Recognize the risk for heat illness

| July 14, 2017 | 1 Comment

Spc. Logan Romine, a 35F/Intelligence Analyst with Headquarters and Headquarters Company, 86th Training Division, stops on the roadside during the 10km ruck march event at the 2012 U.S. Army Reserve Best Warrior Competition at Fort McCoy, Wis., 2012. Hydration and avoidance of over fatigue are factors in combating heat related illnesses.

Dr. Grace Chen, MD, FACEP
Tripler Army Medical Center
HONOLULU — We are well into the summer, and many will be outdoors spending time at the beach, pools, hiking and camping as they try to make the most out of the long days and great weather. However, with these long days and great weather comes the possibility of heat illness.

Heat illnesses include prickly heat, heat edema, heat cramps, heat exhaustion and heat syncope. The U.S. Army had a total of 5,246 cases of heat illnesses (37 resulting in death) from 1980-2002. Heat exhaustion or heat syncope accounted for the majority cases, followed by heat stroke and heat cramps.

New recruits are especially vulnerable, with most of the heat illnesses occurring within the first 12 months of service.

Prickly heat is a rash caused by exposure to heat. You can try to wear sweat-wicking fabrics and use baby powder or other substances to decrease irritation to your skin in the heat.

Heat edema is swelling of the hands and feet in warm weather. This can be treated with elevation of your hands and feet and compression stockings.

Heat cramps are severe leg cramps seen after stopping strenuous exercise. This can be treated with fluid replacement, like drinking water.

Heat exhaustion and heat stroke are by far the most concerning of the heat illnesses. With heat exhaustion, the patient will have an increased pulse, weakness, nausea, vomiting and a lot of sweating, but patients with heat stroke can have damage to their organs.

What to do
With these severe heat illnesses, it is required that the patient be removed from the heat – placing the patient in the shade – with cooling. In the field, this may include undressing the patient of excess clothing and placing ice packs to the axilla and groin area. A fan works well, as does immersion in ice or cold water if it is available.

The patient should be supervised while doing this to prevent drowning. If these methods are not available, cool towels may help.

Try to encourage oral hydration if possible. Also, IV hydration is also helpful if it is available in the field.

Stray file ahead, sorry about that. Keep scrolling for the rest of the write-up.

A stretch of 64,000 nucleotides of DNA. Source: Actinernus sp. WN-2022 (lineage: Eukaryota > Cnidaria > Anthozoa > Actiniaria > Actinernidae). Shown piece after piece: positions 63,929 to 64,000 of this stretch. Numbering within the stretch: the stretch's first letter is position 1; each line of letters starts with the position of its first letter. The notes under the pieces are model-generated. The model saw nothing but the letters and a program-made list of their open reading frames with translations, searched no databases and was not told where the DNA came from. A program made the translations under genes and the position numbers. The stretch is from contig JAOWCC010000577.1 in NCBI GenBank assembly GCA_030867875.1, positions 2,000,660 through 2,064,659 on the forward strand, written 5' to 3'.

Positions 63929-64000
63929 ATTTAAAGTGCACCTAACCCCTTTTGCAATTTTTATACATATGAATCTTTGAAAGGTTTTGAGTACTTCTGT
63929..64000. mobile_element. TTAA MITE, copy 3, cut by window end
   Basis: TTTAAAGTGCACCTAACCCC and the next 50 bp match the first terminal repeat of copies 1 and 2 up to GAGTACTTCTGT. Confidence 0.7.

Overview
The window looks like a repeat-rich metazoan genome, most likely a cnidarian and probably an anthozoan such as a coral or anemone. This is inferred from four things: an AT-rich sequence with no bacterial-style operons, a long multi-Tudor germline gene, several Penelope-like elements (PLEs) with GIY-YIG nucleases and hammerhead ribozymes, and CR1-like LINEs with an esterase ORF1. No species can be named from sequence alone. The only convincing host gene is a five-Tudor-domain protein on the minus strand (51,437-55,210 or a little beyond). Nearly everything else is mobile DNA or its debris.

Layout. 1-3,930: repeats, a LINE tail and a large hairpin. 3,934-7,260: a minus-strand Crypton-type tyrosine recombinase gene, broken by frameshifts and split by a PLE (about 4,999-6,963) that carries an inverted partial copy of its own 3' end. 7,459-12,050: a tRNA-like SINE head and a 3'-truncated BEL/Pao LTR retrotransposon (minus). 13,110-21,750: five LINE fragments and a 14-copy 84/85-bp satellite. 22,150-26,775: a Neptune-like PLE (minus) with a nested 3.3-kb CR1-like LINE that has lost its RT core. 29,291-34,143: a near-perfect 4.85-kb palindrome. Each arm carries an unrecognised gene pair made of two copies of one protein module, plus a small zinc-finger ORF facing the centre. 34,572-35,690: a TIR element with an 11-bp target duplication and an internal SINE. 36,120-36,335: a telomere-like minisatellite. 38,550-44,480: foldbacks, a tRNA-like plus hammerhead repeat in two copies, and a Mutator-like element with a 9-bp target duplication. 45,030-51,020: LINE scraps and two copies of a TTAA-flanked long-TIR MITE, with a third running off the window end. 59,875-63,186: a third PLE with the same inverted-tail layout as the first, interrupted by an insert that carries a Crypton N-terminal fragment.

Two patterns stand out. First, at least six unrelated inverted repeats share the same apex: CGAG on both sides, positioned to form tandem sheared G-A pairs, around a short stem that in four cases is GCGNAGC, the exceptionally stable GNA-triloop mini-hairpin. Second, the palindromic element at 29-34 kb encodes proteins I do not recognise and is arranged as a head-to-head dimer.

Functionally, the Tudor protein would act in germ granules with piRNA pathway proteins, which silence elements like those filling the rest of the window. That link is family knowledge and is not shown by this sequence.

Avoid giving the patient any medications that decrease fever, such as Tylenol or Motrin, as this does not work for heat illness. All these patients need to be transported to the hospital.

The best thing to do is to avoid heat illness altogether, as follows:

  • Keep properly hydrated.
  • Bring sunscreen as a sunburn can cause impaired sweating, which is a risk factor for heat accumulation.
  • Keep in shape as there is an increased risk of heat injury among obese or overweight people.
  • Avoid alcohol as it is a diuretic that will make you more susceptible to heat illness.
  • Avoid drugs that increase risk for heat illness, including amphetamines, antihistamines (such as Benadryl), cocaine, diuretics (caffeine is a diuretic) and laxatives.
  • Try to train to maintain a good level of fitness because those people who have better cardiovascular fitness tolerate more activity in heat-strained conditions and acclimatize more rapidly.
  • Try to dress appropriately for the heat as excess clothing can prevent heat exchange.
  • Avoid high exertion activities in exposed or hot areas.
  • Avoid dietary supplements since they could contain substances that increase your risk for heat illness.
  • Get a good night’s sleep before you expose yourself to exercising in the heat.

Please enjoy yourself this summer and be safe!

(Editor’s note: Chen works in the Emergency Department.)


Swim Safely

Swimming is a fun, active and healthy way to spend leisure time.

Take a few minutes to keep health and safety in mind to help prevent illness and injury.

  • Ask a buddy to join you when swimming, so you don’t swim alone.
  • Choose swimming sites that have lifeguards.
  • Avoid drinking alcohol before and during swimming.
  • Don’t swallow pool water.
  • Don’t swim when you have diarrhea. Germs can spread in the water and make other people sick.
  • Take a shower and wash your child before swimming.
  • Take your kid on bathroom breaks every 60 minutes, or check diapers every 30-60 minutes.
  • Change diapers in a bathroom or a diaper-changing area and not at poolside. Germs can spread in and around the pool.
  • Wash your hands after using the toilet or changing diapers before getting in the pool.
  • Watch children in and around water at all times.
  • Make sure to keep your ears as dry as possible to help prevent swimmer’s ear.

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Category: Health

Comments (1)

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  1. David DeGroot says:

    To clarify something implied by this article, heat exhaustion and external heat stroke are NOT treated similarly. A heat exhaustion casualty can be treated with rest in the shade, removal of excess clothing and rehydration.

    On the other hand, exertional heat stroke, characterized by central nervous system dysfunction and altered mental status, is a medical emergency that requires rapid aggressive cooling and transport to the nearest hospital for further treatment and evaluation.

    Acclimatization to the heat is an extremely important heat stress mitigation strategy. Those unaccustomed to a hot environment are more susceptible, especially during the first 7-10 days and they should take care not to over-exert themselves during that time.

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